Monday, April 19, 2010
Presidents' Day, Memorial Day, Independence Day and Veterans' Day are four distinctly American tributes to liberties, freedom and democracy, commemorated by a holiday in the United States.
Then there is Patriots' Day. For New Englanders, Patriots' Day remains the quintessential observance: the anniversary of the beginning of the American Revolutionary War with skirmishes between British troops and the Minute Men of Concord and Lexington, Massachusetts, and preceded by Paul Revere's famous Midnight Ride. For runners, Patriots' Day has become synonymous with the Boston Marathon or, as locals often refer to the day, Marathon Monday.
The events of more than two centuries ago in April 1775, now commemorated as the Patriots' Day holiday in Massachusetts and Maine, marked a turning point in the long struggle between England and her American colonies. In a march of protest and petition, which turned into revolution and independence, the fighting on April 19, 1775 foreshadowed the rebellious action of the American colonies in ultimately creating a new nation, the United States of America. Originally celebrated on April 19, Patriots' Day was moved to the third Monday of April in 1969.
(Patriots Grave, Old Burying Ground, Arlington, Massachusetts)
While "the shot heard 'round the world" continues to reverberate in re-enactments of the historic events, the sound of gunfire also will ring clearly in Hopkinton this Patriots' Day to signal the start of the 114th Boston Marathon and to recall the ideals of the American Revolution.
Patriot[s'] Day is not to be confused with Patrio[t] Day; Patriot Day is observed on September 11th.
Patriot Day was signed into law on December 18, 2001 as a day to remember those who lost their lives in the terrorist attacks on our country.
On Patriot Day, Americans should fly their flags at half-staff and observe a moment of silence to honor those individuals who lost their lives as a result of the terrorist attacks.
On September 11, 2001, two hijacked civilian aircraft crashed into the towers of the World Trade Center in New York City. A third hijacked aircraft crashed into the Pentagon outside Washington, D.C. And a forth hijacked aircraft crashed in southwestern Pennsylvania after passengers tried to take control of the aircraft in order to prevent the hijackers from crashing the aircraft into an important symbol of democracy and freedom. Thousands of innocent people lost their lives in this tragedy.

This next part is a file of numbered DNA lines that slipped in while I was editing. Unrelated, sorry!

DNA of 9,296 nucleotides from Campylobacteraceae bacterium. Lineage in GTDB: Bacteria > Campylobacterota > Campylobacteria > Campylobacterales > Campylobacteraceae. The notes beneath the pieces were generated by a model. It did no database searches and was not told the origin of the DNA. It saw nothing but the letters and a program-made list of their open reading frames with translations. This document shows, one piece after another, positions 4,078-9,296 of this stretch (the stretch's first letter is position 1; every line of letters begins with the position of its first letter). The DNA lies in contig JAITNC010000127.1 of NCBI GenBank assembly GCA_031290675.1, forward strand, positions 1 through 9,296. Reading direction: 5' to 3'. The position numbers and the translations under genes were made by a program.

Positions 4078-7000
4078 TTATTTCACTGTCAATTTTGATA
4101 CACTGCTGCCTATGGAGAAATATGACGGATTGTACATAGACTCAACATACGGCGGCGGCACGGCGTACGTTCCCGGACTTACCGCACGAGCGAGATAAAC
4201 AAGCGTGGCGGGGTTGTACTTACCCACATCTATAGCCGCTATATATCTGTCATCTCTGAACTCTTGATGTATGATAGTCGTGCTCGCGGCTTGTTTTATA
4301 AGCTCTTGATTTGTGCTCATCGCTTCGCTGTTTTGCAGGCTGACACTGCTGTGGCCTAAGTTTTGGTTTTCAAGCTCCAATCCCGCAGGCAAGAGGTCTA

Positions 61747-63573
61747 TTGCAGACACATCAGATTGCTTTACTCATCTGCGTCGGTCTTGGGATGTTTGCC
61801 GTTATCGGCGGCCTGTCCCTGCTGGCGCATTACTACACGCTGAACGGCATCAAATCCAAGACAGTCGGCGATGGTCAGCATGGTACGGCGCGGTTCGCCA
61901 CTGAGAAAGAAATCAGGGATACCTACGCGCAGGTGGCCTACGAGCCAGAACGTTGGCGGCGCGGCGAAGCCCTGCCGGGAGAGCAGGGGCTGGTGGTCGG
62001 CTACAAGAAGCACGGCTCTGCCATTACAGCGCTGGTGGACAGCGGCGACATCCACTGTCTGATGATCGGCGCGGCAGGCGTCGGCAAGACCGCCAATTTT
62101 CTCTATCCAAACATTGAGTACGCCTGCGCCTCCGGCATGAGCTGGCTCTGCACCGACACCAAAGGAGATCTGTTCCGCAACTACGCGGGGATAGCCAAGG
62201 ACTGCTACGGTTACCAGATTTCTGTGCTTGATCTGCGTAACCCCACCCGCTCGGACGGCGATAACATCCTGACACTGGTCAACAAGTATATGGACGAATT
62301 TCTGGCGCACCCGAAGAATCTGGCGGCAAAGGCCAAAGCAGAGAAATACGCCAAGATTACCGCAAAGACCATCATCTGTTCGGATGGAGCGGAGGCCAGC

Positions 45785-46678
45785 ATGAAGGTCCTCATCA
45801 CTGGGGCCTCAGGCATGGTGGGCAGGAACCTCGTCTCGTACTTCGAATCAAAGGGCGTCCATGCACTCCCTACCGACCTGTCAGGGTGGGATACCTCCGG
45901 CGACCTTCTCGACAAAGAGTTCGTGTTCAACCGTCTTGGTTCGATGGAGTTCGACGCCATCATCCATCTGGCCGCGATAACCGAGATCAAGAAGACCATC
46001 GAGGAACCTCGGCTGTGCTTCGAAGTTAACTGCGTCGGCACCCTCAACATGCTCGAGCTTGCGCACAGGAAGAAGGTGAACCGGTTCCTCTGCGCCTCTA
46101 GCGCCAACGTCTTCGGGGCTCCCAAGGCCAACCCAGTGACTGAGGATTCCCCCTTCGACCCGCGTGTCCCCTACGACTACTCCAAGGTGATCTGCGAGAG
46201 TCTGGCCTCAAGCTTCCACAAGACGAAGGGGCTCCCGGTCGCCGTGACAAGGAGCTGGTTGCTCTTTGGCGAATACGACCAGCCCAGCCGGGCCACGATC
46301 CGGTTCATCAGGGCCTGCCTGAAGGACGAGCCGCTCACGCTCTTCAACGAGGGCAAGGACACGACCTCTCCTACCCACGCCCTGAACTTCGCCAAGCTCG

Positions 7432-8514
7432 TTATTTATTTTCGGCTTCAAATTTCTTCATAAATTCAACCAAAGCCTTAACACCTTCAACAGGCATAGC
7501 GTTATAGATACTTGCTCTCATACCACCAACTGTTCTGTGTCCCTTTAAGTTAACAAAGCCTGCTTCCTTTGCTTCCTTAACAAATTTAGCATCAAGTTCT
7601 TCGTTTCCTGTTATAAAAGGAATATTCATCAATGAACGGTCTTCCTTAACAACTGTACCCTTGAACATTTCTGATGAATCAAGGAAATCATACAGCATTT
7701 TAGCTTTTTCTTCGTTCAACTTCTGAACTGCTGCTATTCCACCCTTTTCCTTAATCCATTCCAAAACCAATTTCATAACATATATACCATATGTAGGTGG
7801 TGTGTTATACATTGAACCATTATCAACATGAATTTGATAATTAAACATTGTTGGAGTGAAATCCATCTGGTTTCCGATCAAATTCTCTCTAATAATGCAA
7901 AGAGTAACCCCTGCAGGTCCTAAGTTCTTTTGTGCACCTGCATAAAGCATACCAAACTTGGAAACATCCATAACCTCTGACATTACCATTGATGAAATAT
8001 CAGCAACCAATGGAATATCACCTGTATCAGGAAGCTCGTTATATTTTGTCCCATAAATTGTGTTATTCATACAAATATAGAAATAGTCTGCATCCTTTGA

The President is requested to issue each year a proclamation calling on:
1. State and local governments and the people of the United States to observe Patriot Day with appropriate programs and activities;
2. All departments, agencies, and instrumentalities of the United States and interested organizations and individuals to display the flag of the United States at half-staff on Patriot Day in honor of the individuals who lost their lives as a result of the terrorist attacks against the United States that occurred on September 11, 2001;
3. The people of the United States to observe a moment of silence on Patriot Day in honor of the individuals who lost their lives as a result of the terrorist attacks against the United States that occurred on September 11, 2001.
The President and First Lady ask Americans to volunteer in their communities as a way of honoring the heroes of September 11 and those who continue to serve in uniform.
I came to New England a year and a half ago. I am still learning about all the things that make this region of the U.S. special and unique. Patriots' Day is one of the more interesting and touching traditions. It's beautiful to see the dispalys of heartfelt patriotism where I live. All U.S. citizens should be so thankful and observant every day of the year.
Happy Patriots' Day to one and all...no matter where you live.